: : : : : Never heard of "scare quotes." Regards U.S. usage: In addition to the use of double quotes to mark quoted words and phrases, they are used to set off any emphasized word or short phrase (He had a "now-or-never" look on his face.) and to indicate an ironical use of words (He "borrowed" some money from my purse.). It seems to me that newspaper editors in my day discouraged the use of quote marks in this manner. But that was a long time ago. The Elements of Grammar by Margaret Shertzer.
: : : : Baceceras wonders if the British vs. American distinction in the use of single or double quotations will "change under pressure." Pshaw, that won't happen in our lifetimes. What happens on Internet message boards and blogs matters much less than what matters in the minds of editors, most of whom presumably have style guides to work from. Spelling reforms occasionally happen, but more often don't. Noah Webster was not the last one to reform American spelling. The switch from "traveller" to "traveler" happened only recently.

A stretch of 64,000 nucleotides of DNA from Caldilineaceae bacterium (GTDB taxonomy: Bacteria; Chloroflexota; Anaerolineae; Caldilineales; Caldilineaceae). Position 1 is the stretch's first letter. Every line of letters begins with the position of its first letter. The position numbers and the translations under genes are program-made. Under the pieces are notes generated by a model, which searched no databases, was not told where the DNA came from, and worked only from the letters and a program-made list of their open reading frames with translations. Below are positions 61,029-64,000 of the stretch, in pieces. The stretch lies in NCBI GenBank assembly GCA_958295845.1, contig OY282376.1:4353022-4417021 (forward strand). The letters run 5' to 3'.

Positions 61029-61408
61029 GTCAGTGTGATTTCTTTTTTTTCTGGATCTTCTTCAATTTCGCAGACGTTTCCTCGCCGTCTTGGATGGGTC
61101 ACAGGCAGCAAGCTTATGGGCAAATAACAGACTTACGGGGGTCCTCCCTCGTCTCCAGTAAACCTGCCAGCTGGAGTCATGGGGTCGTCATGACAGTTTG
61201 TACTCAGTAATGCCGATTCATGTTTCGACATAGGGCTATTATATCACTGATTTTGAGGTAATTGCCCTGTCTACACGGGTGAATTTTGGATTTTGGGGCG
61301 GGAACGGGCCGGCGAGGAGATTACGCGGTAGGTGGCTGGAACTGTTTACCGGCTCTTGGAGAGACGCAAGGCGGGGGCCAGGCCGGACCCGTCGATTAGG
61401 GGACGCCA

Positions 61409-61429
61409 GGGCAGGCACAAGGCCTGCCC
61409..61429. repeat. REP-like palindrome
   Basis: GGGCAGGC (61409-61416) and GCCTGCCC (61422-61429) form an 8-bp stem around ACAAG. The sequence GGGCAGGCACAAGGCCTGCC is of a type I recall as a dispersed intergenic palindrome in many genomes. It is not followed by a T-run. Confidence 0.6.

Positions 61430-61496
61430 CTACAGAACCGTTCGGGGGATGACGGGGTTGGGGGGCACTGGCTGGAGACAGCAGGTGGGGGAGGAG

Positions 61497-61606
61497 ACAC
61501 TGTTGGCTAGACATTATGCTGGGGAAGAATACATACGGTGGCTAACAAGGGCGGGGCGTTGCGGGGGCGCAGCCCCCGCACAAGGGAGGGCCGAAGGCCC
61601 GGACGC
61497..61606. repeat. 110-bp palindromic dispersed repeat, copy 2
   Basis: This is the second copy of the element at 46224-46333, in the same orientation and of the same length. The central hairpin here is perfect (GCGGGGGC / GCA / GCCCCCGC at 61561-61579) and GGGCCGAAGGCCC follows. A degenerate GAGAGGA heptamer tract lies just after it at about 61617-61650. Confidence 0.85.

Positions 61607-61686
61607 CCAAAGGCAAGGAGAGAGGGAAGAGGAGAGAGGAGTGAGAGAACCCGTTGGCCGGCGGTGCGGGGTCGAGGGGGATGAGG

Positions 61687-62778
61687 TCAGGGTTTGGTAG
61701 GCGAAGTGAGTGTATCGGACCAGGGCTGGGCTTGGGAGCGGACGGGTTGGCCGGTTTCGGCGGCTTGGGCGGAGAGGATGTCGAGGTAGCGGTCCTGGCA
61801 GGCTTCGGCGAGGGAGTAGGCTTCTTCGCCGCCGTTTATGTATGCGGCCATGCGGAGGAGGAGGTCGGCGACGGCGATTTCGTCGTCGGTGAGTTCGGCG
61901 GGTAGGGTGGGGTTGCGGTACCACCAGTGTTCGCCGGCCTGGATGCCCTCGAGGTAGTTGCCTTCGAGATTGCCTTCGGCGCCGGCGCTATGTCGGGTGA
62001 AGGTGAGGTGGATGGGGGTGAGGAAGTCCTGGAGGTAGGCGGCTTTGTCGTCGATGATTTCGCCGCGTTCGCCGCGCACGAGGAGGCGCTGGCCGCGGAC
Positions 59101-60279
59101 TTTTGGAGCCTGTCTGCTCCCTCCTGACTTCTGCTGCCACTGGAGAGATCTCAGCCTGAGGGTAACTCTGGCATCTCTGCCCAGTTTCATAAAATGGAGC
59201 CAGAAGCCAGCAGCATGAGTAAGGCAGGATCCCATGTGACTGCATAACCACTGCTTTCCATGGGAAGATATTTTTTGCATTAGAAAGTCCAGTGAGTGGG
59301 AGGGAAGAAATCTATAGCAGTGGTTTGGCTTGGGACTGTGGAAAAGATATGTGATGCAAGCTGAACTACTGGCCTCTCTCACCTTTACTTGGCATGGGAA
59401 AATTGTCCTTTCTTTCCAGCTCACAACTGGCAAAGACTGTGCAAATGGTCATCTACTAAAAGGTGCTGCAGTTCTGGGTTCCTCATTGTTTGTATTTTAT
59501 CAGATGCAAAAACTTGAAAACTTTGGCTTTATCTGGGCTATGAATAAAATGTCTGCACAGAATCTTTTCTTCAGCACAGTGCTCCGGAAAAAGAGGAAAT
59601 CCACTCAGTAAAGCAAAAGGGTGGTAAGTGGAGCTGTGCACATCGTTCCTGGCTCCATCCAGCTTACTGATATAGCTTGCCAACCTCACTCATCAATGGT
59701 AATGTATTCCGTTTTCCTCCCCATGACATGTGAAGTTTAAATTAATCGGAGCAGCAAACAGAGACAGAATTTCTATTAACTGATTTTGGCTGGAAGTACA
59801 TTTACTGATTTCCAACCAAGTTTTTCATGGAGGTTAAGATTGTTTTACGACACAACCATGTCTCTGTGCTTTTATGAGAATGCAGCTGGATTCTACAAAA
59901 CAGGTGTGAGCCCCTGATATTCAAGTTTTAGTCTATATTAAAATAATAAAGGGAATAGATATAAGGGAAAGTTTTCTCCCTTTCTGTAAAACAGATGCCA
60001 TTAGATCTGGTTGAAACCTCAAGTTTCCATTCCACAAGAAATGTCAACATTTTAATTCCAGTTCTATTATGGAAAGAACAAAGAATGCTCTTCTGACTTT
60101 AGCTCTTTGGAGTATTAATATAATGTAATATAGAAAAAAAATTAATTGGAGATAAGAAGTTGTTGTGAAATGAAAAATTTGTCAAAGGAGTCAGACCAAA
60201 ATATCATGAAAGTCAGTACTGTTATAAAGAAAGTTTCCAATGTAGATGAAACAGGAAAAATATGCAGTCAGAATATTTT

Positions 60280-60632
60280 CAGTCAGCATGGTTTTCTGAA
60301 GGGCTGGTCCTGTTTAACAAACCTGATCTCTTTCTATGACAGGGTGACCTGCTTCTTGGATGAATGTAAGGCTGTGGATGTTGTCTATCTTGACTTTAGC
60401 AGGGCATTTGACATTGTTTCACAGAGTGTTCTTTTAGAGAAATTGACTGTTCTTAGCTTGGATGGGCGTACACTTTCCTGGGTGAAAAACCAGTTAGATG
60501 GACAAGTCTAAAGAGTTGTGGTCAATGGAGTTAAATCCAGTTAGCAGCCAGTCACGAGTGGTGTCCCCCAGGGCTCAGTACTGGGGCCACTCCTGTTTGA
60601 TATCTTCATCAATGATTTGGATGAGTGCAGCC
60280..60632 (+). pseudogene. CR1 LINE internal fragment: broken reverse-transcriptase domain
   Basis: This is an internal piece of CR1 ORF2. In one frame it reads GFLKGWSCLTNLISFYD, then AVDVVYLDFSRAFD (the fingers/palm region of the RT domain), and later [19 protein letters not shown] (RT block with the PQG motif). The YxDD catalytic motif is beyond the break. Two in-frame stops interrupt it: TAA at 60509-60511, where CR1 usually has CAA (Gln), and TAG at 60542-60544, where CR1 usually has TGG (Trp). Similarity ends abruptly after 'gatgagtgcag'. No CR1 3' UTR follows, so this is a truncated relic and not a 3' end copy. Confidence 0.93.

: : : : But that's only the U.S., and only spelling. I'm not certain, but I think Britain still has travellers, just as it has humours and odours. George Bernard Shaw made some very sensible suggestions about English punctuation, suggestions which have been put into effect--but only in Shaw's works.
: : : : A much more difficult problem for writers, whether professional or otherwise, is the location of other punctuation with quotation marks. When it comes to tall punctuation (like ? : and ;) logic usually prevails. But the comma can be either an innie or an outie. The first is American, the second British, except (for me) when I'm writing on the Net. The outside position is infinitely more convenient, and I sort of got used to it when I once wrote for a British publication. So I waver be tween the two, except when I think people are looking.
: : : : Margaret Shertzer (who